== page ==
Caveman Curling from Eagle Games – Kickstarter: http://www.kickstarter.com/projects/167427101/caveman-curling-a-game-of-stones?ref=live

Rich Sommer’s rather splendid games blog: http://games.richsommer.com/

Rich on G4TV: http://www.g4tv.com/videos/55658/game-night-with-rich-sommer/

Rich’s Twitter: http://twitter.com/richsommer

Campfire’s Twitter: http://twitter.com/campfireburning

Steve’s Twitter: http://twitter.com/moosegrinder

Ben’s Twitter: http://twitter.com/JoyrexJ9

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Meanwhile at the Front: Summoner Wars on iOS – Preview

Well, there was no chance of me getting to GenCon this year – it’s too far to travel and my bus pass just isn’t enough to get me over the Atlantic. A few weeks back I received a message from Plaid Hat Games‘ founder Colby Dauch with some exciting news – his fantastic creation Summoner Wars was coming to a handheld near you (assuming you’re part of the Apple fanboy team). How gutted was I to not be able to see it? Very. But I knew a man who could help – Patrick Nickell from Crash Games. Here’s what he saw.

We’ve all been there before, we hear that our favorite board game is being developed for the iOS and we chomp at the bit for any tiny peek or piece of news that is out there. Weeks and months go by and finally the game is in the App Store ready for purchase and we scream with glee as we watch the download meter progress. At last, the game is ours! How did we ever live without it?! Oh no, wait a minute – this can’t be right. The excitement quickly fades and the initial disappointment sets in as we realize that the iOS version looks nothing like the game we know and love – even worse, it doesn’t even play anything like the game we want. Thankfully, fans of Summoner Wars will not have to experience the above mentioned scenario… In fact they will have quite the opposite experience.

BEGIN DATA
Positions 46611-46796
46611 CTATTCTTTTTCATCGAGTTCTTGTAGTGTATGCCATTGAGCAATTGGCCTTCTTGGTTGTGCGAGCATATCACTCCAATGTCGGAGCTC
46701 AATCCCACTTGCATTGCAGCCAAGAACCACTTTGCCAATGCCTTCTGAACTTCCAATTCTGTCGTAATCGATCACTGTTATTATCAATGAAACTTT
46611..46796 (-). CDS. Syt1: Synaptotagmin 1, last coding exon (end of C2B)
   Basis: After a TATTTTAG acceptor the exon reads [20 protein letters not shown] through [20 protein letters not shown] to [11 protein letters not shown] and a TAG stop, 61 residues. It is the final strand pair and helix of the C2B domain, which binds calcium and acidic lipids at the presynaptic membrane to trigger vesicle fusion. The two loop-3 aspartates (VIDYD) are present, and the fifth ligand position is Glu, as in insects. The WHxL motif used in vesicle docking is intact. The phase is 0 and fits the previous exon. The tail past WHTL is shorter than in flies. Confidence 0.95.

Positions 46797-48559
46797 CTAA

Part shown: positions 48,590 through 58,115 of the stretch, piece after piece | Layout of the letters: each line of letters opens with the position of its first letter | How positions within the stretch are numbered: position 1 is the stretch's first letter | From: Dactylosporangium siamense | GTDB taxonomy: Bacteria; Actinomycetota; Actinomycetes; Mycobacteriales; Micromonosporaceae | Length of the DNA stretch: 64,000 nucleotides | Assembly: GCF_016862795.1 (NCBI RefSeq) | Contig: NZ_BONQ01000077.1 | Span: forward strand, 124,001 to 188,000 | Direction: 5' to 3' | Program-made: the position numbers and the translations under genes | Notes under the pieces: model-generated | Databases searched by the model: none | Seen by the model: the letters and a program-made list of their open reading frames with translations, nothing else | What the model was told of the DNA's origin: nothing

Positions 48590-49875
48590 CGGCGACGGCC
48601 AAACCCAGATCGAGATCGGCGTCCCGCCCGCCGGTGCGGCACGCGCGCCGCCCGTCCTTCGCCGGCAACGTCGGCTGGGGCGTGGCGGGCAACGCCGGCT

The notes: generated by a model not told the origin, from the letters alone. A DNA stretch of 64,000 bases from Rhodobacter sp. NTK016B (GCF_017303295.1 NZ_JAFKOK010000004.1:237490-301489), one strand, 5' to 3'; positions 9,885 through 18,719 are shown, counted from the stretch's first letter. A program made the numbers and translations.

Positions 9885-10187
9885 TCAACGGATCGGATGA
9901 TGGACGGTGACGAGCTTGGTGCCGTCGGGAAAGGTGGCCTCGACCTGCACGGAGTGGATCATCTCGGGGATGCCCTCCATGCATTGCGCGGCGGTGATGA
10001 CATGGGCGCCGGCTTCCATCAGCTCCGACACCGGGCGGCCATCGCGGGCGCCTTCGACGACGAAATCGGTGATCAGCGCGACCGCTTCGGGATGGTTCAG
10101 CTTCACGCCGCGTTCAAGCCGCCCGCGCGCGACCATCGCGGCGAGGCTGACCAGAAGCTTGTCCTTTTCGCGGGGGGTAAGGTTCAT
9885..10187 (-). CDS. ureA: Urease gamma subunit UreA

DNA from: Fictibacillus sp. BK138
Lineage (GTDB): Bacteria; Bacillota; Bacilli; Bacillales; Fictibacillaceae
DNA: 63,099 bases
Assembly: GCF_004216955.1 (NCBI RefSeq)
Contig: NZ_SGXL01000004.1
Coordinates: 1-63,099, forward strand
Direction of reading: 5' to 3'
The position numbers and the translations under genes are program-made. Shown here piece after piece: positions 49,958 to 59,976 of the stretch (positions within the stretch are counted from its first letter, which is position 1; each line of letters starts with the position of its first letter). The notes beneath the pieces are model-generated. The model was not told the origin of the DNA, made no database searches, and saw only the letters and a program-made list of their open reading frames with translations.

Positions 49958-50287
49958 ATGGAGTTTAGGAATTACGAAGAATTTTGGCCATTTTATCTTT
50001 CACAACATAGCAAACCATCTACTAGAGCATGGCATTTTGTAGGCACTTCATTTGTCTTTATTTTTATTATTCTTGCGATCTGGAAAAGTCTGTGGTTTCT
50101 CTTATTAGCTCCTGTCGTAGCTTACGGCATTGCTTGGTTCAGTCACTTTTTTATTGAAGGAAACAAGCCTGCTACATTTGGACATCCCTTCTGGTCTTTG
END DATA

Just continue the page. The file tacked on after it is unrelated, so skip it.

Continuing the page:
Recently (at GenCon 2011) I had the privilege of sitting down with Colby Dauch of Plaid Hat Games, designer and creator of Summoner Wars, as well as the team from Incinerator Studios to take a very special sneak peek at the Summoner Wars App that will soon be released for iOS systems. Since the physical game was out on a demo table for GenCon attendees to learn it was quite easy to look over at the physical game to compare while being given a guided tour of the game on the iPad. The transition of the look and feel of the physical game compared to the App was nearly seamless upon my first initial view and things only got better as the demonstration progressed. Fans of the beautiful art that makes the cards stand out in the physical Summoner Wars game will not be disappointed as that same imagery is found in the digital game. To sweeten the pot just a little bit, the developers at Incinerator Studios have added scrolling background artwork to some of the cards and there are plans to add in more movement based art to indicate damage and health in the final version.

The phases for the game were clearly listed so that players will know exactly where they stand currently in the game. Double tapping a card brought the card to the center of the screen and enlarged it so that players can take a detailed look at any of them if they need to jog their memory. It really feels like you are playing the actual board game with each and every move yet the cumbersome task of set-up, break down and shuffling is simply bypassed in a digital game. Many of the features that board game conversions lack when initially launched on iOS (such as online functionality and pass-and-play) can certainly add to an immense amount of fan frustration ; that will not be the case for Summoner Wars.